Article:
Editorial: 94,000 new solar jobs to be created in Europe by 2021

By: James Watson, CEO

November 2017

On 6th November we launched, together with global consultancy EY, our latest Solar PV Jobs and Value Added in Europe report. This new report built on the previous study of 2015 and examined the state of play in the European solar sector in 2016. The report made tough reading. Since 2008 more than 200,000 jobs have been lost in the solar sector in Europe, primarily in the downstream sector and geographically in Spain. This is a cold hard fact and reflects the varying fortune of our sector in the past few years. In 2016 solar employed around 81,000 people in Europe and provided a value of about 4,6 billion Euros to the European economy.

Photo: Host MEP Reinhard Butikofer with SolarPower Europe’s CEO, James Watson, and President, Christian Westermeier

Given these difficult numbers, we launched the report in the European Parliament to create awareness of the important policy has on the development of solar in Europe and also because the future of solar is currently in the hands of the European legislators as they assess and amend the proposed Clean Energy Package. We were fortunate to have the support of the Director General for Energy in the Commission, Dominique Ristori, give a keynote speech where he outlined that the future of energy and our economy must be built on technologies like solar. This was echoed by the two hosting MEPs, Reinhard Buetikofer from the Greens and Marijana Petir from the Centre Right European People’s Party, the Parliaments largest group, who both called for more ambition in policy to support solar.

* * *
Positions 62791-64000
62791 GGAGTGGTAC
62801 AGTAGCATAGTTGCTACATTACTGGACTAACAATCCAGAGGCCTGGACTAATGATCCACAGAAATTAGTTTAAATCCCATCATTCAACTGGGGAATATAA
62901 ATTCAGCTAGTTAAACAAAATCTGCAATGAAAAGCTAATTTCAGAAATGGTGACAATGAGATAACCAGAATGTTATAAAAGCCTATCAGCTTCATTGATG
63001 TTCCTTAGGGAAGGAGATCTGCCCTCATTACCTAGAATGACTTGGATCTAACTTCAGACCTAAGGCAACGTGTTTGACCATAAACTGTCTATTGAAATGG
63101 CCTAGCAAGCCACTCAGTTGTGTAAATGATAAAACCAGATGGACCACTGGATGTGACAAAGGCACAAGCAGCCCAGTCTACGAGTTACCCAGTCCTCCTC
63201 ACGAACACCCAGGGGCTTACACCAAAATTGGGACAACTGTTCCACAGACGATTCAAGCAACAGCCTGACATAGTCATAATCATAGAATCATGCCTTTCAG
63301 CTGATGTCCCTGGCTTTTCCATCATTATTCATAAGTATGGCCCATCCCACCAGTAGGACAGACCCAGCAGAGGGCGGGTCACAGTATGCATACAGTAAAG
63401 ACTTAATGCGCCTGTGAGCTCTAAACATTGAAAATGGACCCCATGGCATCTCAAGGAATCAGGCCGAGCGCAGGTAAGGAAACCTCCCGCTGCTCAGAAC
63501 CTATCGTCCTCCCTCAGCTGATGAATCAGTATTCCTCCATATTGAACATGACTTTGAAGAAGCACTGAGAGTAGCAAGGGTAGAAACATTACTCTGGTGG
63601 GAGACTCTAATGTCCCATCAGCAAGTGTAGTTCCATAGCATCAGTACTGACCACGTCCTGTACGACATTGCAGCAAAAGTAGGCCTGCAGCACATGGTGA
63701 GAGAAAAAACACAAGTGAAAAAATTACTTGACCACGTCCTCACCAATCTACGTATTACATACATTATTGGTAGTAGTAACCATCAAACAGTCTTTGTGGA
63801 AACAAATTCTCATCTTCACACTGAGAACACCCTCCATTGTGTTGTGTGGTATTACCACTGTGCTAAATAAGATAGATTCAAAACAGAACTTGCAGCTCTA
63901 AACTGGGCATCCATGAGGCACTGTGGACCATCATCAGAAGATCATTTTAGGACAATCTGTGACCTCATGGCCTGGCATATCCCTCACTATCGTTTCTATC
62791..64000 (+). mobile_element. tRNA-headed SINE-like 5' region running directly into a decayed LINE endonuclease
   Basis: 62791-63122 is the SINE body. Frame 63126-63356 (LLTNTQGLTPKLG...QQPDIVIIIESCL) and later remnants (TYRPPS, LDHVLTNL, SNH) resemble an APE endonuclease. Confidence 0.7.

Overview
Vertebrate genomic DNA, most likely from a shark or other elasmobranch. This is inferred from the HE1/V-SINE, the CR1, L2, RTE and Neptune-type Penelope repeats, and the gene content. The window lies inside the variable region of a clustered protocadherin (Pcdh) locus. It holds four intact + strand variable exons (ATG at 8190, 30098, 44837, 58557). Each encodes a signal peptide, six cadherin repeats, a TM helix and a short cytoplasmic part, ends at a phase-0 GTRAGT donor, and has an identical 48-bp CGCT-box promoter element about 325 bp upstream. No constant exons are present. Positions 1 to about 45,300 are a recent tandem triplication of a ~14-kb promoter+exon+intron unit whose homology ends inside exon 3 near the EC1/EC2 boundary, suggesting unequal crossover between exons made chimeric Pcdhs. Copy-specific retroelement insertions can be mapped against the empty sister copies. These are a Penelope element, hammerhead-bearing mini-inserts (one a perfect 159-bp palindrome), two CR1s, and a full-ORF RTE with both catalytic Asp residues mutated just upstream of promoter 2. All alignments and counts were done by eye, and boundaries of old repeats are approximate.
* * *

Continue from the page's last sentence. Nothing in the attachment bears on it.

This is exactly what the report highlighted, the need for more ambition. If Europe meets its 2020 renewable energy targets, solar will grow to 175,000 European jobs and 9,5 billion Euro of economic value. This is a positive element in the story, but the key is what happens then. Currently, the renewable energy target for 2030 is just 27%, only 7% more than where we should be in 2020, EY modeled the effect of moving to 35% on solar jobs and found that another 120,000 would be created bringing the grand total close to 350,000 solar jobs by 2030. Thus it is clear that more ambition is needed and that is why we have been calling for 35% as a renewable target for 2030 for 18 months now.

The report also highlighted the fact that EU trade defense measures do have an impact on employment. If we want a quick win in terms of job creation, we can remove the trade measures and this would result in almost 50,000 new jobs across Europe in 2019 alone! So there is some very quick policy wins that can drive more solar jobs and economic value in Europe.

Overall, the outlook is positive. Our sector is set to grow, the only question is how much and how fast. We in SolarPower Europe will push for the policies that support our sector to grow quickly and sustainably.

Finally, I must thank the sponsors of the report, without their generosity this highly useful report would not have been possible to produce.

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